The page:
I have been taking a course in creative nonfiction at the nearby community college. There are about 18 students in the class, a mix of youngsters who are probably mainly undergrads, and a few of us older folks. In fact, at least one might officially be a senior citizen, and it’s know I’m not the most ancient person in the group.
I have a notebook filling up with class time scribbles, a bulging folder full of handouts, and a growing selection of new writing on my hard drive. I’m a little put off by all the paper, and wonder how much of it I’ll bother to keep when the class is over. At least there is a scanner in the house.
The instructor is upbeat, and has great things to say about the quality of writing in our group.
In the hope that it might fill in some of the blanks of several missed sessions, I also purchased the Kindle version of Lee Gutkind’s You Can’t Make This Stuff Up: The Complete Guide to Writing Creative Nonfiction from Memoir to Literary Journalism and Everything in Between. I think the instructor said it used to be the textbook for that course, but students had complained that it was an unnecessary expense, so she doesn’t require it anymore.
I started to read it in February, but it discouraged me, so I put it away. The problem was, Gutkind stresses the importance of truth or authenticity. It’s not that I have a desire to lie outright, but if I only wrote the facts I am sure of, I don’t think I could put together anything worth reading.
I don’t know how it works for other writers, but my memories are pretty sparse. I cannot describe the sensory details of an event that happened to me last year, let alone twenty years ago. I’m lucky if I have much in the way of visuals. I remember a little about some of the emotions that I felt during various episodes, but I don’t feel them anymore: I just remember the fact of having experienced them. I certainly can’t tell you what people said in a conversation long ago, except for the occasional seemingly profound snippet. I know that certain things did happen, but the details have long since vanished.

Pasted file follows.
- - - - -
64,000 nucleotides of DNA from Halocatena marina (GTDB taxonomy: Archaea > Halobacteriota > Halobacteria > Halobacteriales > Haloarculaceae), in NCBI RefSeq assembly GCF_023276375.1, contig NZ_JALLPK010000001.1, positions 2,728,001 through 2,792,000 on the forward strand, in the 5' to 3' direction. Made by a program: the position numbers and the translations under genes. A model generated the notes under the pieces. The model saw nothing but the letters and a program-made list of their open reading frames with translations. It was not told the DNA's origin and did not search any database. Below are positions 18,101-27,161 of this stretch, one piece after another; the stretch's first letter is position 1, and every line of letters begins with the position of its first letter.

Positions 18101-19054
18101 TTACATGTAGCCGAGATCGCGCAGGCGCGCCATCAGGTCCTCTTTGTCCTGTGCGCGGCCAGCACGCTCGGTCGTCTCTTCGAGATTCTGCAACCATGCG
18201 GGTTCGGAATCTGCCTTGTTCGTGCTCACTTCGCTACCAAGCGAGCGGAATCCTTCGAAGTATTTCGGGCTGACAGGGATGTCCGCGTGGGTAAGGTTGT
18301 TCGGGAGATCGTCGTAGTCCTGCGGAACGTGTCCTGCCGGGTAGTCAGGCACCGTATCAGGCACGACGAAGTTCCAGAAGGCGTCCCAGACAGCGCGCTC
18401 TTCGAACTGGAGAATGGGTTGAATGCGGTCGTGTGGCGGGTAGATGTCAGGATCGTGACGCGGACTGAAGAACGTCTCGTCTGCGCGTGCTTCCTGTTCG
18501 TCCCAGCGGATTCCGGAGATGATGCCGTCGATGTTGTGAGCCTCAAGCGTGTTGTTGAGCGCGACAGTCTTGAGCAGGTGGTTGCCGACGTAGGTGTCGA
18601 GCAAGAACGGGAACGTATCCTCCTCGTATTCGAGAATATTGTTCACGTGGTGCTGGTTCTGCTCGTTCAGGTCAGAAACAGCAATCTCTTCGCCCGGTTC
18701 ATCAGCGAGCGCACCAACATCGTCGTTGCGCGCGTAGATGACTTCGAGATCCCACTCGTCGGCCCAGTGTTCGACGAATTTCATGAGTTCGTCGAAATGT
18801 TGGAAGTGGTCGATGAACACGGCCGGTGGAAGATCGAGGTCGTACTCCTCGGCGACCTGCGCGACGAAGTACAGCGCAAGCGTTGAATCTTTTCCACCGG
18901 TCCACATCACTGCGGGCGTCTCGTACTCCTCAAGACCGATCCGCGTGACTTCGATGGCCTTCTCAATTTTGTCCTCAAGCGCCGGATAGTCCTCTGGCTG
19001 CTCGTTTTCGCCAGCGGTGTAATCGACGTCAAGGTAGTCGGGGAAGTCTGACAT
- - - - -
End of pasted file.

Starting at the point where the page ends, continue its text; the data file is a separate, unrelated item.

So Gutkind’s book, along with some other elements of the course, I think, caused me to question my ability to write creative nonfiction. How could I create interesting — or even just sensible — scenes without making things up to fill in the dialog and other details? But once I start making up anything, even if I am drawing from various other bits of memory or knowledge and making a sincere effort to portray a composite that is a reasonable facsimile of life as I remember it, does it still qualify as non-fiction? My instructor suggested adding qualifiers to the story to indicate that memory isn’t perfect, but inserting “if I recall correctly…” or “she may have said…” at every point where I’m unsure or drawing a total blank would be awkward and unreadable, to say the least. There just isn’t enough certainty to tell much of a story. Then again, it seems nearly impossible to me that most people could remember enough about their past to tell a detailed story. So do most people memoirists make some things up, inserting verbal collagen to smooth out the wrinkled account of their past? Are my concerns more OCD than reasonable ethics?
I tried to discuss my concerns with my instructor, but that didn’t go far. I’m not sure exactly what she said at the time, but at one point after that, I believe, she told me I should write fiction. I had started prefacing my pieces with disclaimers about their authenticity, and I think that’s why she said it. But I can’t think of anything thrilling enough for fiction. Nonfiction, in my humble opinion, can afford to be more mundane, because truth adds its own value. What kind of reader would suffer through the lengthy tedium of My Life, if it weren’t Bill Clinton’s biography? (I bought it in the hopes of learning something from the former POTUS, and I still didn’t get very far.) Likewise, a novel about a protagonist who suffers from OCD sounds like a yawn, while an OCD patient’s memoir might provoke some interest, as an inside account of little-understood mental health problems. Non-fiction promises to inform, to educate. Novels generally don’t, so they have to have some other appeal.